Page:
“YES!”, she exclaimed. And before I could even open my mouth, we were hand in hand, me down on my throbbing knee, her seated with head bowed, and she began…She prayed for me. Sometimes listening to the Holy Spirit causes us to take a risk to love someone else in the name of Jesus, and sometimes He guides us for the sake of our own souls. I was reminded in her prayer that He never left me, even when I felt alone, trapped, and helpless. I prayed for her, her marriage, and the stressfulness of her week, that Jesus would redeem even those details.
There we found ourselves, in the HEB parking lot, having just been the aimless and wandering, the trapped and confused, receiving the love of the Father, the grace of Jesus, and the peace of the Holy Spirit. Wow. Speechless.
The cops (one of which had given me my speeding ticket earlier last month, see the post: What’s the Big Idea?? ) wrapped things up and headed on their way. The manager went back into his store. The good Samaritan got in his white pick-up and drove off. The lady and her dark dented car rode off to work. There I was, standing the the parking lot, as if none of it had happened.
At that moment Paul accompanied by a good friend and the two girls I stood up for our coffee date pulled in. I felt a little odd at first. There was no sign that anything had happened. Because they all love me, of course, they didn’t doubt me, but only showed care and concern.
But, isn’t that also like the Holy Spirit? He does these random, out of nowhere, unbelievable things, then seems to vanish into thin air as soon as others show up. I believe it’s because we have a personal God. In Acts, we see the Spirit move in big and powerful ways in front of thousands for the sake of thousands. He still does this, no doubt. However, for me right now, my lack of faith–lack of trust–exists in the Spirit’s desire for personal relationship with me, not the big fantastical stuff that brings millions to know Jesus. That actually makes sense to me. It’s very economical. But, that He would also orchestrate a phantom car and 76-year-old Super Man so that I could encounter Him and His clear voice–not for the goal of “winning one for the kingdom”, but just for shepherding my heart–is a challenging consideration.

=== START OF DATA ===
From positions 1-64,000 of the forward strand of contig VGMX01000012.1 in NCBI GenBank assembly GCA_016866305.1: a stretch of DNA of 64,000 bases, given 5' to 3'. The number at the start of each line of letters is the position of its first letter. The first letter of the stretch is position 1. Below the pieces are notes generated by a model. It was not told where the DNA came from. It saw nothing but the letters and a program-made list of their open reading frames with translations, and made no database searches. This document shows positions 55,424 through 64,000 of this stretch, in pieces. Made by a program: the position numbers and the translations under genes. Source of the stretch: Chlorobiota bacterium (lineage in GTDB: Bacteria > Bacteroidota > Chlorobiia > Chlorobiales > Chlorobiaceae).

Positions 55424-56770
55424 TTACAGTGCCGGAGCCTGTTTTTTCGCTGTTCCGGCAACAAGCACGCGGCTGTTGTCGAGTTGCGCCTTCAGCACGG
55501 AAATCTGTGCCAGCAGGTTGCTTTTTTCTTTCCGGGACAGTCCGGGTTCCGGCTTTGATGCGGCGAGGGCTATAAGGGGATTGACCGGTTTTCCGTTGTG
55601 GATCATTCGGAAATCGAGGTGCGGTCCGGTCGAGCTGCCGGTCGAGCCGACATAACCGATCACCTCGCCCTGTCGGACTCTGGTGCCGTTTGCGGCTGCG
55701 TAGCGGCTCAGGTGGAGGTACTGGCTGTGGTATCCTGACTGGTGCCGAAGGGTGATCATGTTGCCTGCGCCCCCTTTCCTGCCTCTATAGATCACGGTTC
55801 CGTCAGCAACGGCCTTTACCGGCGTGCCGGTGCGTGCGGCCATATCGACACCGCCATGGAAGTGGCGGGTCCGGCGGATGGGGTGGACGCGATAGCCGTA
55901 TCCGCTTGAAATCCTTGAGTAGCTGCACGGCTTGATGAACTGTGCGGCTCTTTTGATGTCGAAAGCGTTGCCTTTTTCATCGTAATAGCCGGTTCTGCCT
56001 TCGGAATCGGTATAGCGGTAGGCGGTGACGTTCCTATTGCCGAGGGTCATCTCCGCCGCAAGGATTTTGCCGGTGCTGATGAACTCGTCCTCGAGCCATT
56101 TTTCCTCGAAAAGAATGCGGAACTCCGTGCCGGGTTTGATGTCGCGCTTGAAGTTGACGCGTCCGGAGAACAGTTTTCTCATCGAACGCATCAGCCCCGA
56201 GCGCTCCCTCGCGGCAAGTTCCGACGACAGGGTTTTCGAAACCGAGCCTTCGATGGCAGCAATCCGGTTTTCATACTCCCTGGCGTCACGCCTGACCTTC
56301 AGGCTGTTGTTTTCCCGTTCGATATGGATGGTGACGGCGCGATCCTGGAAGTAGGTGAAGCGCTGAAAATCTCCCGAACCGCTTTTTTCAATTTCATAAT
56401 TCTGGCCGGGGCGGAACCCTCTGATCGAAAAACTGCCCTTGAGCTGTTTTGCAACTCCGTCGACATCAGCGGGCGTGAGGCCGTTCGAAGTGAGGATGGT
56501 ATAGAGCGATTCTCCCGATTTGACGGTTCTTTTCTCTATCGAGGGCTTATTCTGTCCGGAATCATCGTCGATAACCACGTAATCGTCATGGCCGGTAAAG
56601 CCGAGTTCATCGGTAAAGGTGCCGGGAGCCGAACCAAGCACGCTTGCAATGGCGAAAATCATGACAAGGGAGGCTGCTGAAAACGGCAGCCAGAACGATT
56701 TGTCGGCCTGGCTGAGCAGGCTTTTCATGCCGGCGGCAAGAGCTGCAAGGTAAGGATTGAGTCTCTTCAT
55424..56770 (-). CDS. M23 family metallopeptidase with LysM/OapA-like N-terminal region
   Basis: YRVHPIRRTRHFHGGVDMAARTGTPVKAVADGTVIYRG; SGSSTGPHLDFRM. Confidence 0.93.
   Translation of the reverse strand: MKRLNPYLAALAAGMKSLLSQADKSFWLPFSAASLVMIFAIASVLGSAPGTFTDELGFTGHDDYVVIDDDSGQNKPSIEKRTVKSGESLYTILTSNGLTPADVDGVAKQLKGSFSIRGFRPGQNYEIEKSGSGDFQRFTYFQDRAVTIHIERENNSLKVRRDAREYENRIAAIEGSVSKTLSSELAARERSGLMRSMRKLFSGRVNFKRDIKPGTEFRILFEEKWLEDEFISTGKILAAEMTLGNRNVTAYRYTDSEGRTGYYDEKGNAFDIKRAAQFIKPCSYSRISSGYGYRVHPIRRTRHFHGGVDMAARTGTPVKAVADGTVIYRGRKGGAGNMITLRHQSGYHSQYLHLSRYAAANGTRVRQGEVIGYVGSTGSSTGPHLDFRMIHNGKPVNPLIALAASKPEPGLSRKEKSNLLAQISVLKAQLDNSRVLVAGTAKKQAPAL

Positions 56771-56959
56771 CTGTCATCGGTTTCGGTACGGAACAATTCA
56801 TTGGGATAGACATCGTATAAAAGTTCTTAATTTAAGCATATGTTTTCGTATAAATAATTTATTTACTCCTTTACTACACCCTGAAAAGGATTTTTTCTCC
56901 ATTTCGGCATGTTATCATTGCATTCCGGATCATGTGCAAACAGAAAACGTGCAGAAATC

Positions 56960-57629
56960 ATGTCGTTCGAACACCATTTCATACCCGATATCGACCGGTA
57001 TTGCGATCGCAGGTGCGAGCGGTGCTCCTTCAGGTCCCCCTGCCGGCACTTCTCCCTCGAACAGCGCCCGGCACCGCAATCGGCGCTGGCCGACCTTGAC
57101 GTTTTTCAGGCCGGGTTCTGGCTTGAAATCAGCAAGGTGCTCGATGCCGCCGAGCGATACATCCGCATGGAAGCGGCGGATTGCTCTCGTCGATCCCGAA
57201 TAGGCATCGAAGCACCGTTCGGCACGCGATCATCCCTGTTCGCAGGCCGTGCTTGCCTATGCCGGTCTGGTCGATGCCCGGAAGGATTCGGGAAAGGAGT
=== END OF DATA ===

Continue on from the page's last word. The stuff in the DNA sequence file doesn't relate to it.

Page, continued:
He loves me when I don’t listen and coast without a driver. He loves me when I am trapped in fear. He loves me and continues to pursue me, even after I am His. He desires friendship with me. He gives me personal events that, while I can share them in writing, are yet experienced only by me. I am reminded again of the old hymn that I sing for Judah each night:
I am Jesus’ little lamb.
Ever glad at heart I am.
For my shepherd gently guides me,
Knows my needs and well provides me.
Loves me everyday the same.
Even calls me by my name.
His Spirit is there ready to give unending joy, gentle guidance, ample provision, and personal relationship. I came across a Facebook post promoting the movie Holy Ghost, which is a documentary I have referenced before. It speaks for itself and is eerily applicable:
We’ve been invited to have faith in Him. We’ve been invited to trust Him. We’ve been invited to be His friend. Will we accept His invitation of friendship? Will we allow Him to sit at the steering wheel? Will we risk the possibilities of what partnering with the Spirit of God might actually do? It could change people…whole cities…nations! And even more risky and terrifying–it could change us in very foundational and personal ways. Are we willing to take His hand and jump in to new territory?
Jesus said, “It is the Spirit who gives life; the flesh is no help at all. The words that I have spoken to you are spirit and life” (John 6:63). I want to have life and have it to the full. My flesh and my attempts to gain this on my own are “no help at all.” I have got to surrender all my efforts–the controls of my car–in order to let the Spirit drive. It’s scary, but can we do it? We’ve been invited.